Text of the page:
New York Times Chocolate Chip Cookies
I am always in search of the best chocolate chip cookie. I have made more than my fair share of cookies over the years, but I am still not ready to declare a favorite. I have a couple recipes that are at the top of my list, but the search isn’t over. I am always looking for a new recipe to try. I decided to give the New York Times Chocolate Chip Cookies a chance.
I don’t know why it has taken me so long to try these cookies, they have been getting rave reviews for awhile now. So what makes these cookies unique? First of all, instead of all-purpose flour, the recipe uses cake flour and bread flour. The recipe also calls for chocolate discs, instead of traditional chocolate chips.
You are supposed to chill the dough for 36 hours before baking-this recipe will test your patience:) After the dough has chilled, you measure the dough in a 1/3 measuring cup to create cookies that are about 5″. It is important to make them this big so you can experience the different textures of the cookie. The outside edge will be golden brown and crisp, the center will be soft and chewy. Just before you bake the cookies, you add a tiny sprinkle of sea salt, which adds a special twist.
I tried to stick to the exact recipe. I measured my flour, chilled the dough for 36 hours, and used high quality chocolate. I didn’t have discs though, so I used a mix of Ghiradelli’s chocolate chips and chopped chocolate. I normally don’t make my cookies so big, but I decided to follow the recipe. I also added the sea salt right before baking. Don’t worry, the cookies aren’t salty, you just get a hint of salt every once in awhile.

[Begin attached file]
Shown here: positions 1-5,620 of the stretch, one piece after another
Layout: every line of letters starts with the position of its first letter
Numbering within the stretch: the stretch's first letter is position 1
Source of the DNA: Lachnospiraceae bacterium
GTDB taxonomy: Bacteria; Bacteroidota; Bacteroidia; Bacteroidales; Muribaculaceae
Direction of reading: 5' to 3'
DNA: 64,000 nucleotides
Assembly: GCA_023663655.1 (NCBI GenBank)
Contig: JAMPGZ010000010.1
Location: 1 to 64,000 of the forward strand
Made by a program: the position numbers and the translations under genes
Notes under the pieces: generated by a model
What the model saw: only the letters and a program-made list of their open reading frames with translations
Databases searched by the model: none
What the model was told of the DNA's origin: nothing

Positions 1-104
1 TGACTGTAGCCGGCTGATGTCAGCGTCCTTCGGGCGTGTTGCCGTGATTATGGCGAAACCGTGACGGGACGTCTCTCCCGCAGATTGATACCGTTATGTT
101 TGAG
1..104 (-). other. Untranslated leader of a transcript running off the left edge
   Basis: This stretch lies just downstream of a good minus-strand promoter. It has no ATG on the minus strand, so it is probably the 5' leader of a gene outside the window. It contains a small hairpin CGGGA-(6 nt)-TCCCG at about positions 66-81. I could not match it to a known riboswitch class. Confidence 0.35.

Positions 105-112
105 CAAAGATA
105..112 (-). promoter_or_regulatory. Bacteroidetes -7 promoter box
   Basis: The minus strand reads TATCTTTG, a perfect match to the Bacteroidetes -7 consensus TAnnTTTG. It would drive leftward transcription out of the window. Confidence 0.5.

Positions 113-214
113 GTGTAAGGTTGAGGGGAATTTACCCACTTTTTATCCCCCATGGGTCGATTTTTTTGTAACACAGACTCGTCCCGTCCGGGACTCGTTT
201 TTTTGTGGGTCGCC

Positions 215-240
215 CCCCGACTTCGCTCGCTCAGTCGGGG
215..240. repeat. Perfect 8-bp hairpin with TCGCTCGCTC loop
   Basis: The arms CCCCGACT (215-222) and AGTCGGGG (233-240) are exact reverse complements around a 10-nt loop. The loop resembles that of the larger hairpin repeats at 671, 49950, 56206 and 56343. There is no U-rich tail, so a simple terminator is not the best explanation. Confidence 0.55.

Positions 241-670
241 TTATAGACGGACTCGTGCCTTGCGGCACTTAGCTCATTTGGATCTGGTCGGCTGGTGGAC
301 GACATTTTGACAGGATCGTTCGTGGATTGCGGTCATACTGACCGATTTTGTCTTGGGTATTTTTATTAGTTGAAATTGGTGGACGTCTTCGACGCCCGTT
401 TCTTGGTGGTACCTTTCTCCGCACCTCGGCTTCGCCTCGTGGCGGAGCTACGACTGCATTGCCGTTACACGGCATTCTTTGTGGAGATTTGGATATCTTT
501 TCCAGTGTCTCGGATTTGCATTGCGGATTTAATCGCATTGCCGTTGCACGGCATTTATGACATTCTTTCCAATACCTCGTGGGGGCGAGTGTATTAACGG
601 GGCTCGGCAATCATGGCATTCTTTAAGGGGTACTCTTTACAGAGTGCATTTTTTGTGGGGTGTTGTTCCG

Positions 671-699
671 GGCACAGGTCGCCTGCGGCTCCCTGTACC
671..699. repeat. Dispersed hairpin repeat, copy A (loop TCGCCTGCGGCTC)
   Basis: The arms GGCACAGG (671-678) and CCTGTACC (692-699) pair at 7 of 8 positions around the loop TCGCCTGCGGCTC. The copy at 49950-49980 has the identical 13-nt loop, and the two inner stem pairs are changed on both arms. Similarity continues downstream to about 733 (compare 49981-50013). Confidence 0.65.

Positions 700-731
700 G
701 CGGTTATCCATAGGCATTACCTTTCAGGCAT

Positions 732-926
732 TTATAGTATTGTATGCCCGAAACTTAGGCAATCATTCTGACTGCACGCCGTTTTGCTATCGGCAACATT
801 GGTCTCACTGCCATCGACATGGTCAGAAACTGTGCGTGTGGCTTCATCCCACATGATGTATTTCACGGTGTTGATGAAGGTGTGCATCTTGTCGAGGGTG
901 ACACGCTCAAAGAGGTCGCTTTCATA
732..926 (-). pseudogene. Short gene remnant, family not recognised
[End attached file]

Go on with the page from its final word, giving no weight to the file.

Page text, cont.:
I was definitely impressed. These cookies are very, very good. Josh LOVED them. They are for sure his new favorite. He went back for seconds, even though the cookies were gigantic. I loved the crisp edges and soft, chewy center. The cookies are loaded with chocolate and have a nice toffee flavor. I also enjoyed the touch of sea salt-do not skip this step!
So yes, the NYT Chocolate Chip cookies are very delicious. I will be baking them again-Josh is already asking for more:) BUT-I am still not ready to declare them the winner of all chocolate chip cookies:) I know my favorite is out there-I just have to find it…or maybe I just like too many cookies and can’t decide, ha!
If you haven’t read the New York Time’s cookie article, click here for more information.
New York Times Chocolate Chip Cookies
The BEST chocolate chip cookies. Chilling the dough makes these cookies amazing and don't worry they are well worth the wait!
Yield: 1 1/2 dozen 5-inch cookies
- 2 cups minus 2 tablespoons (8 1/2 ounces) cake flour
- 1 2/3 cups (8 1/2 ounces) bread flour
- 1 1/4 teaspoons baking soda
- 1 1/2 teaspoons baking powder
- 1 1/2 teaspoons coarse salt
- 2 1/2 sticks (1 1/4 cups) unsalted butter
- 1 1/4 cups (10 ounces) light brown sugar
- 1 cup plus 2 tablespoons (8 ounces) granulated sugar
- 2 large eggs
- 2 teaspoons natural vanilla extract
- 1 1/4 pounds bittersweet chocolate disks, at least 60 percent cacao content
- Sea salt
- Sift flours, baking soda, baking powder and salt into a bowl. Set aside.
- Using a mixer fitted with paddle attachment, cream butter and sugars together until very light, about 5 minutes. Add eggs, one at a time, mixing well after each addition. Stir in the vanilla. Reduce speed to low, add dry ingredients and mix until just combined, 5 to 10 seconds. Drop chocolate pieces in and incorporate them without breaking them. Press plastic wrap against dough and refrigerate for 24 to 36 hours. Dough may be used in batches, and can be refrigerated for up to 72 hours.
- When ready to bake, preheat oven to 350 degrees. Line a baking sheet with parchment paper or a nonstick baking mat. Set aside.
- Scoop 6 3 1/2-ounce mounds of dough (the size of generous golf balls) onto baking sheet, making sure to turn horizontally any chocolate pieces that are poking up; it will make for a more attractive cookie. Sprinkle lightly with sea salt and bake until golden brown but still soft, 18 to 20 minutes. Transfer sheet to a wire rack for 10 minutes, then slip cookies onto another rack to cool a bit more. Repeat with remaining dough, or reserve dough, refrigerated, for baking remaining batches the next day. Eat warm, with a big napkin.
Adapted from Jacques Torres and David Leite, recipe from the NY Times
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